Apple’s Password-Less Future Is Strong Passwords

Zachary Waldowski

5 min read

Jun 11, 2018

Apple’s Password-Less Future Is Strong Passwords

If you did a search on Dribbble, you may be led to believe that most apps only care about signing up and logging in. By the principle of making a good first impression, sure, it’s an important experience to nail. But frontloading the flashiest of your designs can lead to a letdown when all the glitz and glamor wears off.

This isn’t a misguided trend. Sweating the details of user authentication creates a bit of a paradox. As an architect might avoid installing easily-broken glass near a home’s deadbolt lock, it is up to you to encourage safe practices in your apps. If you encourage lazy ones, users will be all-too-happy to take you up on it; then, it’s easy to lay blame if something goes wrong. But if you do it right all along, the user never notices.

Of course, we all dislike passwords. In tech, we’ve been stuck with them since about 1961. The rest of the world has come to know and equally dislike them ever since. From ever-larger database breaches to Google and Mozilla collaborating on web standards for more consistent authentication, thinking about how to live without passwords has come somewhat into vogue.

Some new alternative may be perfectly good all on its own, but what about everything in our lives that already have passwords? Think about every website you’ve signed on since you created over a decade ago, and how many others still you’ve signed into using Twitter, Google, or Facebook. How much of a pain will it be to even remember the method by which you should log in as new ones evolve?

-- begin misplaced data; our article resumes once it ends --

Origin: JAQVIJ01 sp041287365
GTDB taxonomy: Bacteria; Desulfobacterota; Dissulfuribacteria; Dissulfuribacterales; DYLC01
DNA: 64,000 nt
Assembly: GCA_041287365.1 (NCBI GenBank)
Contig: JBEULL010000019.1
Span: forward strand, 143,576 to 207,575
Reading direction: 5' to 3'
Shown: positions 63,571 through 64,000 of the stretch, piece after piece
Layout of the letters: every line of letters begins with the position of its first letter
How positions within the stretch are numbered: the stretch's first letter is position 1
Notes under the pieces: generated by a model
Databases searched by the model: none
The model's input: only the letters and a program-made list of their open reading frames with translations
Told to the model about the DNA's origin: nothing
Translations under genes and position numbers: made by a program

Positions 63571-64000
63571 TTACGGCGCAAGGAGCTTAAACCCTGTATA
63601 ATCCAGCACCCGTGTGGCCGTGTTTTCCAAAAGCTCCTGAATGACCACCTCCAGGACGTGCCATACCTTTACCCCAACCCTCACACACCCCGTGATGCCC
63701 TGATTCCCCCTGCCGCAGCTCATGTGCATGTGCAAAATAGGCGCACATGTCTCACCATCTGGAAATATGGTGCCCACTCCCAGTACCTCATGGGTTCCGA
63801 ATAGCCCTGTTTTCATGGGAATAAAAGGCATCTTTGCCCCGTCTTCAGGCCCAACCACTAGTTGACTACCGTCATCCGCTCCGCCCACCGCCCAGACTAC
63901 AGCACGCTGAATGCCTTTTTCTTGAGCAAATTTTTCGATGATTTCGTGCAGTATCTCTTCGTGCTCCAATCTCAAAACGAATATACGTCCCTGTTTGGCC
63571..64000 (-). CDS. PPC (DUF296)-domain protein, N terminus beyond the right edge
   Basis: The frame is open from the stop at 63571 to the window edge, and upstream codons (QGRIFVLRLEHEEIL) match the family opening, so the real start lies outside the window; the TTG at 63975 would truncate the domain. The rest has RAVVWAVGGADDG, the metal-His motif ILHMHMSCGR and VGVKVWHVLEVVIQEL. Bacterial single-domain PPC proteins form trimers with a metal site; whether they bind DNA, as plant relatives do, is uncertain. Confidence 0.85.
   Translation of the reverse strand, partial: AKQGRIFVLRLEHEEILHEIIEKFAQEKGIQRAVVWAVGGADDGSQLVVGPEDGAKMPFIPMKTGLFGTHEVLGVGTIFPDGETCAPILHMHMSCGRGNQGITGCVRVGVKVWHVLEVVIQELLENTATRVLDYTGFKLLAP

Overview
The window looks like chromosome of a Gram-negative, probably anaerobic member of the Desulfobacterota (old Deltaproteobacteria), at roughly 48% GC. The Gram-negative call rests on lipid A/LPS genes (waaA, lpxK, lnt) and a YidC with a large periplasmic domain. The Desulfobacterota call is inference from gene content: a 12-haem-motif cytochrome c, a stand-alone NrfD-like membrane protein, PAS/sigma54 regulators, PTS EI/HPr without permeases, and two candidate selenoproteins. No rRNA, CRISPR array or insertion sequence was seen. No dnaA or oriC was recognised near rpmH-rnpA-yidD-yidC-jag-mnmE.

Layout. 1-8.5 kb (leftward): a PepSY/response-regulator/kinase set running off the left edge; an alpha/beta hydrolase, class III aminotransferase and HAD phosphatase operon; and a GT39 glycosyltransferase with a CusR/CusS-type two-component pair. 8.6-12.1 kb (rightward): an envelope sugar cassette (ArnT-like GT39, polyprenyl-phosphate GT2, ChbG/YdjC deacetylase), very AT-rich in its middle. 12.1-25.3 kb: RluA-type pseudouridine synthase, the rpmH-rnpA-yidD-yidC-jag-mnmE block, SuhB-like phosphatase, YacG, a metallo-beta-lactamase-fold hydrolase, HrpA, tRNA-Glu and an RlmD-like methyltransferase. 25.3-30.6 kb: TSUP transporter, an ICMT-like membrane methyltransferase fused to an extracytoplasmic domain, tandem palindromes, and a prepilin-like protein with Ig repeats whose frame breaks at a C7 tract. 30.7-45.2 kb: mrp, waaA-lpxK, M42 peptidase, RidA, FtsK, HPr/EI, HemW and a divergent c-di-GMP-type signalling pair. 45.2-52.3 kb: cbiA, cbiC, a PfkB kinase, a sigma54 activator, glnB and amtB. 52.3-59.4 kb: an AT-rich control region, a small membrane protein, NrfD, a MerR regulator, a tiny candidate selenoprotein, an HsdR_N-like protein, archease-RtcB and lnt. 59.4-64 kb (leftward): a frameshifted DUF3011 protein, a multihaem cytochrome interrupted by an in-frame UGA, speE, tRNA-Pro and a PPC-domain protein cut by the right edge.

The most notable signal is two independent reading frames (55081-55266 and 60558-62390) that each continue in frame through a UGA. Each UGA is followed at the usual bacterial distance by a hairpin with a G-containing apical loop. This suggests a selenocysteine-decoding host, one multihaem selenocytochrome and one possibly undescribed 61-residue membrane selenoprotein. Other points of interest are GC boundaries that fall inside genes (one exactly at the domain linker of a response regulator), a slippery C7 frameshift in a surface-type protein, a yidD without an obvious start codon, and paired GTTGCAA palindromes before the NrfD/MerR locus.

Same As It Ever Was

On the other hand, Apple has long gone down a path that accepts the status quo of authentication — that is, a miasma of passwords and two-factor codes — with the Keychain and Password Auto-fill. These are uncharacteristically practical for them. If you’d ask me which tech giant would make an incompatible choice to force the whole industry to eventually follow suit, I’d say Apple.

Yet, in the crucial area of user security, Apple strikes a balance between convenience and safety. They meet their users where they already are (on the web) to deliver better experiences sooner than if paving their own way. In the modern Internet, where one trusted provider communicates with another — typically doing the complex work of encryption in your stead — a sufficiently strong password is still, easy to explain to a layman, readable, and surprisingly resilient to getting lost or locked in an incompatible format.

Not content with the opt-in support for password auto-fill brought to apps last year in iOS 11 and macOS High Sierra, Apple is taking a considerably more bold approach this year with iOS 12, macOS Mojave, and tvOS 12. Saving and retrieving passwords are now the default choice, both in apps and on the web, even to the exclusion of showing a keyboard when entering a password.

The iOS system keyboard with a password picker instead of keycaps

This isn’t confined to just the keyboard or just iCloud Keychain, either! iOS can ask for entries from third-party apps, search for one-time codes in Messages, and even share passwords to your nearby Apple TV.

How Do I Use It?